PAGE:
May 05, 2009
The economic outlook
Chairman Ben S. Bernanke
Before the Joint Economic Committee, U.S. Congress, Washington, D.C.
Recent Economic Developments
The U.S. economy has contracted sharply since last autumn, with real gross domestic product (GDP) having dropped at an annual rate of more than 6 percent in the fourth quarter of 2008 and the first quarter of this year. Among the enormous costs of the downturn is the loss of some 5 million payroll jobs over the past 15 months. The most recent information on the labor market--the number of new and continuing claims for unemployment insurance through late April--suggests that we are likely to see further sizable job losses and increased unemployment in coming months.
However, the recent data also suggest that the pace of contraction may be slowing, and they include some tentative signs that final demand, especially demand by households, may be stabilizing. Consumer spending, which dropped sharply in the second half of last year, grew in the first quarter. In coming months, households' spending power will be boosted by the fiscal stimulus program, and we have seen some improvement in consumer sentiment. Nonetheless, a number of factors are likely to continue to weigh on consumer spending, among them the weak labor market and the declines in equity and housing wealth that households have experienced over the past two years. In addition, credit conditions for consumers remain tight.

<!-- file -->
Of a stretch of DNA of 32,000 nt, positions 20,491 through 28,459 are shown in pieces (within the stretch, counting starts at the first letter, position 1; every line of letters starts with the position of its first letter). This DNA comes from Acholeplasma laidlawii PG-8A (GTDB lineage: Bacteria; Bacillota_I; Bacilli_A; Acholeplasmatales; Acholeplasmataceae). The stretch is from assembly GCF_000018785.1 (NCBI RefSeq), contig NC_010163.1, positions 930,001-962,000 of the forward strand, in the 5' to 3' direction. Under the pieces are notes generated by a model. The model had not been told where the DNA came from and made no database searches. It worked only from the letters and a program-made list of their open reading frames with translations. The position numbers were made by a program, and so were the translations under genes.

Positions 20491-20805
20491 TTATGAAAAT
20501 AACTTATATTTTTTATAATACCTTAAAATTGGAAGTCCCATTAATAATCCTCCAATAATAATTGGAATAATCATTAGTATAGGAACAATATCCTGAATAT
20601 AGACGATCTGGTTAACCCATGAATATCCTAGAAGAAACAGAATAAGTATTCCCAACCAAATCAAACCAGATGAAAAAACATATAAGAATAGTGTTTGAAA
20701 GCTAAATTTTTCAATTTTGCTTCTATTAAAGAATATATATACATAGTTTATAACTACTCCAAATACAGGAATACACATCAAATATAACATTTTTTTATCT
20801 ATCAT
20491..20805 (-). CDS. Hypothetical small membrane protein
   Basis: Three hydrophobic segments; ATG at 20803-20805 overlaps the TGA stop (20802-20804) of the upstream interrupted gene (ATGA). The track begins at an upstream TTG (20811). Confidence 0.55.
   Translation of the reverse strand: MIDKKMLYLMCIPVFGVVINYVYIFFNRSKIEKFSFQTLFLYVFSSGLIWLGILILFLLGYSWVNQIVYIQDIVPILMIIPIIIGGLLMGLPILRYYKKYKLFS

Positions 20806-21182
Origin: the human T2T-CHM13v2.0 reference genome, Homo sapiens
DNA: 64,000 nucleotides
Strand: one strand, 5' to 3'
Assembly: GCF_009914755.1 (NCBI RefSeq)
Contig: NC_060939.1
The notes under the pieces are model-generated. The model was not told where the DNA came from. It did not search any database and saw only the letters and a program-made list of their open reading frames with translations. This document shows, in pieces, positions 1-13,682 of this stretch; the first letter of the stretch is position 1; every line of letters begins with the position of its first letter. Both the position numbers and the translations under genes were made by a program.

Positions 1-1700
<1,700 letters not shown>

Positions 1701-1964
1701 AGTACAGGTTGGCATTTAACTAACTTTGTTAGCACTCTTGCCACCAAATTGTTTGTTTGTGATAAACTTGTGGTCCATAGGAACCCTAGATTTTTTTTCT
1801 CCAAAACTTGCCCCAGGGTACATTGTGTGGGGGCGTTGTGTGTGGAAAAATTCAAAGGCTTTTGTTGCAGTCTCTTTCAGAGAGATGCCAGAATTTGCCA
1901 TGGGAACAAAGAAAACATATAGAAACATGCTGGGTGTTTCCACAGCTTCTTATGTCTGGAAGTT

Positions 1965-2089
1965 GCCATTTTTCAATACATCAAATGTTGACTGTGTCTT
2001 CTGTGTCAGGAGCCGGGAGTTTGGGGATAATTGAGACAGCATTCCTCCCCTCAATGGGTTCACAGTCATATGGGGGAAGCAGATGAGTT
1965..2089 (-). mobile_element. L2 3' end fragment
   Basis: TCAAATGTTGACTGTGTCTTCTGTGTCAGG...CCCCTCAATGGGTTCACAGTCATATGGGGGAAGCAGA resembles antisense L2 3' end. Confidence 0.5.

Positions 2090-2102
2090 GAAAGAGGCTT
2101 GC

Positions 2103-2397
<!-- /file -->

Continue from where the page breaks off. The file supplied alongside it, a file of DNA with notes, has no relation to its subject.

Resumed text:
The housing market, which has been in decline for three years, has also shown some signs of bottoming. Sales of existing homes have been fairly stable since late last year, and sales of new homes have firmed a bit recently, though both remain at depressed levels. Although some of the boost to sales in the market for existing homes is likely coming from foreclosure-related transactions, the increased affordability of homes appears to be contributing more broadly to the steadying in the demand for housing. In particular, the average interest rate on conforming 30-year fixed-rate mortgages has dropped almost 1-3/4 percentage points since August, to about 4.8 percent. With sales of new homes up a bit and starts of single-family homes little changed from January through March, builders are seeing the backlog of unsold new homes decline--a precondition for any recovery in homebuilding.
In contrast to the somewhat better news in the household sector, the available indicators of business investment remain extremely weak. Spending for equipment and software fell at an annual rate of about 30 percent in both the fourth and first quarters, and the level of new orders remains below the level of shipments, suggesting further near-term softness in business equipment spending. Recent business surveys have been a bit more positive, but surveyed firms are still reporting net declines in new orders and restrained capital spending plans. Our recent survey of bank loan officers reported further weakening of demand for commercial and industrial loans.1 The survey also showed that the net fraction of banks that tightened their business lending policies stayed elevated, although it has come down in the past two surveys.
Conditions in the commercial real estate sector are poor. Vacancy rates for existing office, industrial, and retail properties have been rising, prices of these properties have been falling, and, consequently, the number of new projects in the pipeline has been shrinking. Credit conditions in the commercial real estate sector are still severely strained, with no commercial mortgage-backed securities (CMBS) having been issued in almost a year. To try to help restart the CMBS market, the Federal Reserve announced last Friday that recently issued CMBS will in June be eligible collateral for our Term Asset-Backed Securities Loan Facility (TALF).2